The US Cybersecurity and Infrastructure Security Agency (CISA) has published a catalog of 306 actively exploited vulnerabilities and has issued a binding operational directive ordering US federal agencies to address them within specific timeframes and deadlines.
The directive applies to all software and hardware found on federal information systems managed on agency premises or hosted by third parties on an agency’s behalf.
The catalog includes vulnerabilities for products from Adobe, Apple, Atlassian, Cisco, Google, IBM, Microsoft, Nagios, Netgear, Oracle, Pulse Secure, and many other companies.
The oldest vulnerability included in the catalog is the CVE-2010-5326 RCE in SAP NetWeaver Application Server and dates back to 2010.
CISA also ordered US federal civilian agencies to address all the CVEs published in 2021 by November 17, 2021, while older issues could be fixed by May 3, 2022.
“Vulnerabilities that have previously been used to exploit public and private organizations are a frequent attack vector for malicious cyber actors of all types. These vulnerabilities pose significant risk to agencies and the federal enterprise. It is essential to aggressively remediate known exploited vulnerabilities to protect federal information systems and reduce cyber incidents.” reads the directive published by DHS.
“The catalog will list exploited vulnerabilities that carry significant risk to the federal enterprise with the requirement to remediate within 6 months for vulnerabilities with a Common Vulnerabilities and Exposures (CVE) ID assigned prior to 2021 and within two weeks for all other vulnerabilities. These default timelines may be adjusted in the case of grave risk to the Federal Enterprise.”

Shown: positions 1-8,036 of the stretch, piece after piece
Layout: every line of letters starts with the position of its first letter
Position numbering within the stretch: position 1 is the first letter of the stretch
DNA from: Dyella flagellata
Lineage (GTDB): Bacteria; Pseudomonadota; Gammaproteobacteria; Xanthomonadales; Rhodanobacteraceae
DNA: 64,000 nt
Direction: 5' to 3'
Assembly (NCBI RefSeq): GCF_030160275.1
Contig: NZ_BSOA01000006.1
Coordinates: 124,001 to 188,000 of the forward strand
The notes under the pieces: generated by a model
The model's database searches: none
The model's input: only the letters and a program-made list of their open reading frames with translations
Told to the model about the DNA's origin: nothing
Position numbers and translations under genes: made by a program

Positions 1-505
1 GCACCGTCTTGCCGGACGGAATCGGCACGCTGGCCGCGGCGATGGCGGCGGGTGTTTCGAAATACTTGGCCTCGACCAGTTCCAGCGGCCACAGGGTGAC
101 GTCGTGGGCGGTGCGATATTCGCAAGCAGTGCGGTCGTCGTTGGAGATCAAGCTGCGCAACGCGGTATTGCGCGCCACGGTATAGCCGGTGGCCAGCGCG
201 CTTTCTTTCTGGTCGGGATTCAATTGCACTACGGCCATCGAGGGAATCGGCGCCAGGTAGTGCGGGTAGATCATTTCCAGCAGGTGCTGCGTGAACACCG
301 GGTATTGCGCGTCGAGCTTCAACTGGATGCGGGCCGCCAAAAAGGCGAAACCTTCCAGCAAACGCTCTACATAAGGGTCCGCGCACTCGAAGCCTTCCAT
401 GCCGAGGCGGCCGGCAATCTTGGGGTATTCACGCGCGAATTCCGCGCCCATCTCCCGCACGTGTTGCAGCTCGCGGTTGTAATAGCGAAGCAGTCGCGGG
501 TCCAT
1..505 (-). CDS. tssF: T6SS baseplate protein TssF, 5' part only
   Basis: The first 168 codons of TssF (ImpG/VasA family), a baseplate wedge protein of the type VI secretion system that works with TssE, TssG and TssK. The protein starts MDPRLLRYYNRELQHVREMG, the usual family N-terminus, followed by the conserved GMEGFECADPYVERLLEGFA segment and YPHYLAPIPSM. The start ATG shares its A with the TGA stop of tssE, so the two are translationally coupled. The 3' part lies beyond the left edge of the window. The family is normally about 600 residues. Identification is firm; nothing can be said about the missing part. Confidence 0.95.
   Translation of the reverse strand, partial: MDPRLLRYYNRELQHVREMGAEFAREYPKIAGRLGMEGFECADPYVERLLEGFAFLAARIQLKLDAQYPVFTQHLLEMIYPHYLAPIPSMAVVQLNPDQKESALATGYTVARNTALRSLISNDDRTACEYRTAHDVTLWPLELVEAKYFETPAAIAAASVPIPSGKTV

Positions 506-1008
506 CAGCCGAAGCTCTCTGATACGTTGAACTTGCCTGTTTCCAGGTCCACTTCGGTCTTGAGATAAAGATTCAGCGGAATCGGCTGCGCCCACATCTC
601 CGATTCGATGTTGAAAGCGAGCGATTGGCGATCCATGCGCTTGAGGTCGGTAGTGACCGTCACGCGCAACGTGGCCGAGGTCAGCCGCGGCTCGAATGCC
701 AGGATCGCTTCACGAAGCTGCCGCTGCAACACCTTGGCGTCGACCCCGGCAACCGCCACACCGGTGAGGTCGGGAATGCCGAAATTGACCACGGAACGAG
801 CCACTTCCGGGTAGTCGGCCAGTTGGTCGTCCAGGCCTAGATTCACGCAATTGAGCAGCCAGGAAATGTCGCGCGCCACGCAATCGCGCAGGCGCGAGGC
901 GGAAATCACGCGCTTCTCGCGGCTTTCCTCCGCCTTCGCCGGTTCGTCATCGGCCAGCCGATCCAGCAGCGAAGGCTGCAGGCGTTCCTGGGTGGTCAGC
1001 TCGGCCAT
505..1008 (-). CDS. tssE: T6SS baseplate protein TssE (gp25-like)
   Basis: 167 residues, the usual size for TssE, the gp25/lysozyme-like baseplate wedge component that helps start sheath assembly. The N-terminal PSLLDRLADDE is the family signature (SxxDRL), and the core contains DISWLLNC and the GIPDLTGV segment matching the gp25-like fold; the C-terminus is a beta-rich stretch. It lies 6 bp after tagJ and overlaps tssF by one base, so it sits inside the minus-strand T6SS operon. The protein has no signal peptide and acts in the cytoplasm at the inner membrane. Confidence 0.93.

Clearly, the public availability of the catalog is also an opportunity for private organizations that should review their systems addressing the flaws included in the list shared by the US CISA.
“Every day, our adversaries are using known vulnerabilities to target federal agencies. As the operational lead for federal cybersecurity, we are using our directive authority to drive cybersecurity efforts toward mitigation of those specific vulnerabilities that we know to be actively used by malicious cyber actors,” said CISA Director Jen Easterly. “The Directive lays out clear requirements for federal civilian agencies to take immediate action to improve their vulnerability management practices and dramatically reduce their exposure to cyber attacks.” concludes CISA. “While this Directive applies to federal civilian agencies, we know that organizations across the country, including critical infrastructure entities, are targeted using these same vulnerabilities. It is therefore critical that every organization adopt this Directive and prioritize mitigation of vulnerabilities listed in CISA’s public catalog.”
(SecurityAffairs – hacking, CISA)